Apprehension and Anxiety: Watching competitive sports when you have an emotional attachment can result in fear and apprehension that the worst will happen. This is different than expecting the negative. Expecting the negative is a form of resignation. This reaction is more about the worries and fears related to the “what ifs.”

Overly optimistic: This response is one that many suffer. It is trusting entirely that the team will be successful regardless. It fails to take into account any of the strengths and weakness, but rather just looks toward success. Sometimes it seems like there a current that if the positive outcome gets repeated enough, it has to happen that way.

Simple fan engagement: This kind of response is one of trying to stay in the moment and enjoy the competition. Feel good about the success and bad about the failures. It is simply staying engaged at the level of what is occurring and moving forward.

Generally, the wisest reaction is to engage in simple engagement. Be aware of the past, be aware of the risks and concerns, but simply enjoy the game as it is. Now on a related and similar note, it is also interesting to look at the reactions the competitors can have that may be related.

Defeatist: This can be the belief that already defeated before start the game. It results in poor performance and results that reinforce the attitude.

Afraid to lose: This attitude in a player results in reactive game play and more often can result in increased mistakes. If you play afraid to lose, you most likely lose. This seems to be the case with the 1998 Vikings in the 1999 Championship game.

Overconfident: This attitude is one where there is no realistic evaluation of opponents abilities and over-evaluation of own talents. The overconfident are filled with pride and are ripe for a fall.

Disengaged: This attitude is similar to defeatist but different in that there is simply a failure to be emotionally engaged in the game. In competition, if there is emotional disengagement, performance can suffer. Emotions can impact play.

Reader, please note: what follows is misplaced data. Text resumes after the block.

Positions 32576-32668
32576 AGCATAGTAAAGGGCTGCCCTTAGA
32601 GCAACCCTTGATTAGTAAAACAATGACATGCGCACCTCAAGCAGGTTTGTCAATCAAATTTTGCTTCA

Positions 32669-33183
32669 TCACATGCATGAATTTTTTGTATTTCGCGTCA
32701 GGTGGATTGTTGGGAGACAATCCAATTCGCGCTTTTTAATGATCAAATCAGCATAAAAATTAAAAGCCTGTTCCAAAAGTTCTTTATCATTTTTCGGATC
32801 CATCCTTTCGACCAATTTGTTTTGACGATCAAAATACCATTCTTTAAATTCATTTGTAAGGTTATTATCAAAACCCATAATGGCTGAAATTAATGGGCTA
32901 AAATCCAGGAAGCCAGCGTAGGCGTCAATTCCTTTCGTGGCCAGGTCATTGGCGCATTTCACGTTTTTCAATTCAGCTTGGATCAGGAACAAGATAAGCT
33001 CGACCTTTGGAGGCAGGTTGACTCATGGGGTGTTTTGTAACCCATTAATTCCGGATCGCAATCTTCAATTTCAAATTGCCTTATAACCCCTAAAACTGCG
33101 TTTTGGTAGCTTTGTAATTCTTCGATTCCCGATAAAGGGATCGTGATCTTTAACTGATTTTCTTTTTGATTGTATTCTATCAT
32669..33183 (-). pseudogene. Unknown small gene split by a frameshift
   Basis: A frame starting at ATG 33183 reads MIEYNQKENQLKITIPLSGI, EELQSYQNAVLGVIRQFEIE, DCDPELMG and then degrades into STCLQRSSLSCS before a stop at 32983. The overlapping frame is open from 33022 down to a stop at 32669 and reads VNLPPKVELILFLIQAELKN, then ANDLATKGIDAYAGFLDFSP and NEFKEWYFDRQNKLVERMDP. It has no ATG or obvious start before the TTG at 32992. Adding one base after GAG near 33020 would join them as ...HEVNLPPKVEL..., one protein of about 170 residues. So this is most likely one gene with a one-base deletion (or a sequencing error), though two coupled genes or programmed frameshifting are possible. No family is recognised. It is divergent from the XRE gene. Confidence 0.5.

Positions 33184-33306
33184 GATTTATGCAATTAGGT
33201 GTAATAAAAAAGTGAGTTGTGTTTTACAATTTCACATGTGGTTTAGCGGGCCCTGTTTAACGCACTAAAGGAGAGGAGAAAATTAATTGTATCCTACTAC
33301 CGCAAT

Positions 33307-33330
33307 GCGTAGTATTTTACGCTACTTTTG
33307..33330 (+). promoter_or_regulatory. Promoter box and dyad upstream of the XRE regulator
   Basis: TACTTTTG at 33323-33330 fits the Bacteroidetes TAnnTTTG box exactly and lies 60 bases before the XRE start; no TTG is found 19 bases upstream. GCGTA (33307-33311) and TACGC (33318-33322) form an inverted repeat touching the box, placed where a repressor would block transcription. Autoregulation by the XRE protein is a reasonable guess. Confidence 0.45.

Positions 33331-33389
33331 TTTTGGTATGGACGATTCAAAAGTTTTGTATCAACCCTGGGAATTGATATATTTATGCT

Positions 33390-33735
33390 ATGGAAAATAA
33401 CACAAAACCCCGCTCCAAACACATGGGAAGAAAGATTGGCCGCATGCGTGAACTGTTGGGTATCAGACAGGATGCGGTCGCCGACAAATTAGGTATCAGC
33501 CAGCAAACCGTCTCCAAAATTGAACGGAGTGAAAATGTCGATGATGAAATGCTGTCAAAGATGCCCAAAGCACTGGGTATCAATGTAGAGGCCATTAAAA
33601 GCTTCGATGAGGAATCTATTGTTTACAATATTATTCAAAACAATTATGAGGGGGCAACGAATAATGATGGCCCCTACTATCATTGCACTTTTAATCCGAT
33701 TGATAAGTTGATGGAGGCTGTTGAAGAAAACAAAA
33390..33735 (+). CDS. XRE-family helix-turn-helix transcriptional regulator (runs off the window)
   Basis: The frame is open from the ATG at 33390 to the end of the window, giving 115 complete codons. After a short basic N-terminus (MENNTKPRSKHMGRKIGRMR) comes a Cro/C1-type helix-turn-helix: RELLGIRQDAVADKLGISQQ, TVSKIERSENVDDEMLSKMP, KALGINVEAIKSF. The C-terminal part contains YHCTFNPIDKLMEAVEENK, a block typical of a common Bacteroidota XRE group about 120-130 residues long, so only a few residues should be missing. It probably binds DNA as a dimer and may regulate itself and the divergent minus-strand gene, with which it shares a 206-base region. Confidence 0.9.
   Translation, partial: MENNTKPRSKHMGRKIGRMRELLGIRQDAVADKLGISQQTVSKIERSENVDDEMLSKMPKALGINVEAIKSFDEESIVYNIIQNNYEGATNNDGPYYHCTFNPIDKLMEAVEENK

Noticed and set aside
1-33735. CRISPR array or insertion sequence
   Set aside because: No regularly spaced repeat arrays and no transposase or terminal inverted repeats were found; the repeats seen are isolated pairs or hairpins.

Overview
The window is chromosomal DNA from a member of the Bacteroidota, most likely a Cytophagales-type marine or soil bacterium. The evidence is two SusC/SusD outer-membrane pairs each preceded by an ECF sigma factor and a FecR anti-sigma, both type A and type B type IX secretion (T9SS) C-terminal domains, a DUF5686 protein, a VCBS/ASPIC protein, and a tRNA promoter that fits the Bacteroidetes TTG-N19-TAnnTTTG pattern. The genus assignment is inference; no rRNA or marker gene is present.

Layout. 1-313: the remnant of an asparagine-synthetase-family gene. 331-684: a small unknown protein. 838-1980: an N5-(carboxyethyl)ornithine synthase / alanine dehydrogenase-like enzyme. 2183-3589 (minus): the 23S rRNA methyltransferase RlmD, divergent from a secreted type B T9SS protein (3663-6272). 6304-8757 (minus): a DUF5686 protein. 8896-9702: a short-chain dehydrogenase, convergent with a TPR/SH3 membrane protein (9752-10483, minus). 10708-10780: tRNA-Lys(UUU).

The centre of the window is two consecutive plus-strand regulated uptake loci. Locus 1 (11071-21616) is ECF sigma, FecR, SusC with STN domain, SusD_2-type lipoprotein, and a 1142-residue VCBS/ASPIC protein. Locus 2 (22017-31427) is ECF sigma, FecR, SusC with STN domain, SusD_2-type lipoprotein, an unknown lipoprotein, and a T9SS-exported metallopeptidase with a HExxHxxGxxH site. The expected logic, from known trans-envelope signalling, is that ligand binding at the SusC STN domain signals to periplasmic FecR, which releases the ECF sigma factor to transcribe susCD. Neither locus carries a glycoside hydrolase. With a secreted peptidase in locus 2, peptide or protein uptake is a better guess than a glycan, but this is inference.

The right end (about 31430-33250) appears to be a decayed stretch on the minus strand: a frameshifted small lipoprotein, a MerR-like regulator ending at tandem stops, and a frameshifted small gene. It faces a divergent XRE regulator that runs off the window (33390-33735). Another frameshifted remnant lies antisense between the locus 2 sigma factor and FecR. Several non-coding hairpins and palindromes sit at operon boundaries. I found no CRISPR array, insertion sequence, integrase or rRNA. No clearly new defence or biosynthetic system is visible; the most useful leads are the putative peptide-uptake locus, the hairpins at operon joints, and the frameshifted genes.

Emotionally dependent: For players with this attitude, they need the emotional reactions in order to perform well. Such play can be inconsistent as emotions ebb and flow.

Confidently prepared: This attitude is the type you want to see, being confident in own strength but prepared for what is come. This involves both knowing self and knowing opponent. This involves trusting your plan but being able to adapt to what happens unexpectedly. Having such a mindset can lead toward success, but does not guarantee it.

Both in terms of fans response and in terms of player response we can learn a lot about approach to life. It ultimately is about being realistically engaged in the moment with full awareness of the truth. It involves making preparation and being clear headed about what is to come. As a Christian and serving God, need to be engaged in the moment and not dependent on feelings. Also need to be confidently prepared, which means growing in knowledge of God and His love and His ways. There is no greater confidence than confidence in God. And all the staying in the moment is but nothing if Jesus is not the center of the moments. Feel free to take time and examine yourself, ask God to reveal any attitude or focus that needs changing.

Thanksgiving Day Musing: Three common Thanksgiving elements

First all, may the readers of this article be found to have a happy and blessed Thanksgiving Day. My thoughts this year are focused on how we celebrate Thanksgiving. It was interesting that currently there are three elements to most Thanksgiving celebrations: Family, Food, and Football. Granted each of those areas have variances but I want to examine each element a little further and close with some thoughts on gratitude.